First: setting “goals and purposes in the Spirit” is a spiritual responsibility (see for example Phil 3:12–15). We can live ‘by default’ or creatively design our life-journey following the impulses of the Spirit. We can live by setting ourselves “goals” and “objectives”, or let circumstances decide for us what to do. This is the difference between living and existing, between living simply by reacting to circumstances or living by designing, crafting our path as followers and disciples of Jesus of Nazareth.
Second: “goals and purposes in the Spirit” are statements of faith. They say what is important and relevant to us, and at the same time they testify to our experience of God and also to our trust in Him. Often, great “goals” and “purposes” portray a deep faith, while small “goals” or “purposes” may allude to a shaky and superficial faith (see Eph 3,20–21). Often, the measure of our faith in God decides the measure of our dreams, “goals” or “purposes”.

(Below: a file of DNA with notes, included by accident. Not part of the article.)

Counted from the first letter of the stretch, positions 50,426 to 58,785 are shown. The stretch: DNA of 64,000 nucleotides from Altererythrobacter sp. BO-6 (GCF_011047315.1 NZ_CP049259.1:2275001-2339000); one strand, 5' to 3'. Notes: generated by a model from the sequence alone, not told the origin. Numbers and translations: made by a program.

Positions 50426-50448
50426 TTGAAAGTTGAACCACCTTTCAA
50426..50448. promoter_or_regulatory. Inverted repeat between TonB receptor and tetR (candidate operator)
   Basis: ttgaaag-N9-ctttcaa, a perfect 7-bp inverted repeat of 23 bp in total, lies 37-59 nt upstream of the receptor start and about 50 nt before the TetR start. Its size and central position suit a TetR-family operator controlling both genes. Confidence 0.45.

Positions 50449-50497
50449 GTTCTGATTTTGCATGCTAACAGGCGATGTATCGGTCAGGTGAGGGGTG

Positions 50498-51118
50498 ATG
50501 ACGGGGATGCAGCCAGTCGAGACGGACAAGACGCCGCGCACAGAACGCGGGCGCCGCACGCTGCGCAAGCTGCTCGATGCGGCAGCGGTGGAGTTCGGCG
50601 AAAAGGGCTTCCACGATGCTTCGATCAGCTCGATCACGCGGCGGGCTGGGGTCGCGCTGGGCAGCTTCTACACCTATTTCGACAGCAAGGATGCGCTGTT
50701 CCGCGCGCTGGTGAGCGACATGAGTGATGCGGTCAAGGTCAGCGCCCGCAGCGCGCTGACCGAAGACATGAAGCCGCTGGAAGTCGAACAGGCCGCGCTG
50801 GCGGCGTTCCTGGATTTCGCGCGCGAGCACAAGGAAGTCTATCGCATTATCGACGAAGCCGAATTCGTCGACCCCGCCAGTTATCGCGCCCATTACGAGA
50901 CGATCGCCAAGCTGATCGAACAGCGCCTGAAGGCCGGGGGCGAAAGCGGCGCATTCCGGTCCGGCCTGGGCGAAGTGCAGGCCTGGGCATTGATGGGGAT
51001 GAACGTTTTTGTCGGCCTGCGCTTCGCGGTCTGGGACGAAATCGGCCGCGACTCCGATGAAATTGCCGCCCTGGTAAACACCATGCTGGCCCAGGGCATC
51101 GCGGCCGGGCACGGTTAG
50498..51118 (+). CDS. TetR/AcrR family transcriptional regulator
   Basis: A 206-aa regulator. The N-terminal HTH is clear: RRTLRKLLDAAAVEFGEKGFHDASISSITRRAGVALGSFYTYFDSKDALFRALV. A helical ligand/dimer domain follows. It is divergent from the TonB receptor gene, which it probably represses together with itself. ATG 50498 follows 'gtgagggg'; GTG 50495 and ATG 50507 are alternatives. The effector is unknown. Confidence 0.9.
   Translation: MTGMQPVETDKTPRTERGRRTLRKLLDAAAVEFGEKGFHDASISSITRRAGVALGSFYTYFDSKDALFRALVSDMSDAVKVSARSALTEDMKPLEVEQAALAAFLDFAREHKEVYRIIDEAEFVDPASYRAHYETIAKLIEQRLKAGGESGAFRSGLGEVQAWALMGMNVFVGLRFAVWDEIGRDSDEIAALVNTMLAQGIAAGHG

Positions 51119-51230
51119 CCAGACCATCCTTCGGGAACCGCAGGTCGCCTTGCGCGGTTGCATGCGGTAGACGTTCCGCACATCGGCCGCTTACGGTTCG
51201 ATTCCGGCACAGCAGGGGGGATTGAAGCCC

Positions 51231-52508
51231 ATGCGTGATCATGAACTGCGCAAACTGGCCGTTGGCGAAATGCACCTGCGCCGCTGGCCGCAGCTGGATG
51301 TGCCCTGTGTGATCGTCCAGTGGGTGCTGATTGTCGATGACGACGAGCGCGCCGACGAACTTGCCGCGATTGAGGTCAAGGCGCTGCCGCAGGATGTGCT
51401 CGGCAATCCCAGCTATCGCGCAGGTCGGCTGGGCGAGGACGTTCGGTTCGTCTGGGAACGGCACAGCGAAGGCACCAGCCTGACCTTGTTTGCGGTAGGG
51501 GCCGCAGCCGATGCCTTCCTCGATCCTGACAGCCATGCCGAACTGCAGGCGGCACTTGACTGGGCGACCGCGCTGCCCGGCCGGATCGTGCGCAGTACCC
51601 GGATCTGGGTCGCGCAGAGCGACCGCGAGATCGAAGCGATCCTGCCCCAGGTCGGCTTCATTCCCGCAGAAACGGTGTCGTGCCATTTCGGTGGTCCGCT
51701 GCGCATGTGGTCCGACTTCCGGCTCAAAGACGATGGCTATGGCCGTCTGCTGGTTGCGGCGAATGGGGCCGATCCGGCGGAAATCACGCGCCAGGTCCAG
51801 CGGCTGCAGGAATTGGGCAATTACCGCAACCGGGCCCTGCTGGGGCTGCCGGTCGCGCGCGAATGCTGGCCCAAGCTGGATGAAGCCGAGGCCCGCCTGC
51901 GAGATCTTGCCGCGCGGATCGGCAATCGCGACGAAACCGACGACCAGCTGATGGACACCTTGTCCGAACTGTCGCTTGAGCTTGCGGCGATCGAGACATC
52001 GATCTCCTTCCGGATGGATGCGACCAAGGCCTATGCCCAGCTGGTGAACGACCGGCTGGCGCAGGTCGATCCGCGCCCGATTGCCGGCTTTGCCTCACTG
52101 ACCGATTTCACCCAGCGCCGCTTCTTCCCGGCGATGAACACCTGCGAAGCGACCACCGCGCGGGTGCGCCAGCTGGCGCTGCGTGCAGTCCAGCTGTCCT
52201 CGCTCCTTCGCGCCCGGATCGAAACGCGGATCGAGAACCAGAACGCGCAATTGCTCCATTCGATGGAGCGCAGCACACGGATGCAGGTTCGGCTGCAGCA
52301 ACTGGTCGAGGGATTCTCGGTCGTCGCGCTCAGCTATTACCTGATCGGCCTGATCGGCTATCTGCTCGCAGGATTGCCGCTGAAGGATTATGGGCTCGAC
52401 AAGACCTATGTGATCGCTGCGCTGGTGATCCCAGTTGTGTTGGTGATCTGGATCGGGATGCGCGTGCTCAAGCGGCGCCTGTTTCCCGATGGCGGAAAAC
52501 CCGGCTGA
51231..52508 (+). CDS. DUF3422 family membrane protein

Third: having, both in our religious and apostolic life, “goals and purposes in the Spirit” avoids the risk of losing focus and direction. “Goals and purposes in the Spirit” avoid the risk of running with incertitude by beating the air in vain (see 1 Cor 9:26).
Fourth: “goals and intentions in the Spirit” motivate us to persist and persevere.
Fifth: “goals and intentions in the Spirit” build and shape our Christian character. As we run the race towards our “goals” and “purposes” we also collaborate with the Spirit in building our character as disciples of Jesus of Nazareth (see Phil 3,12).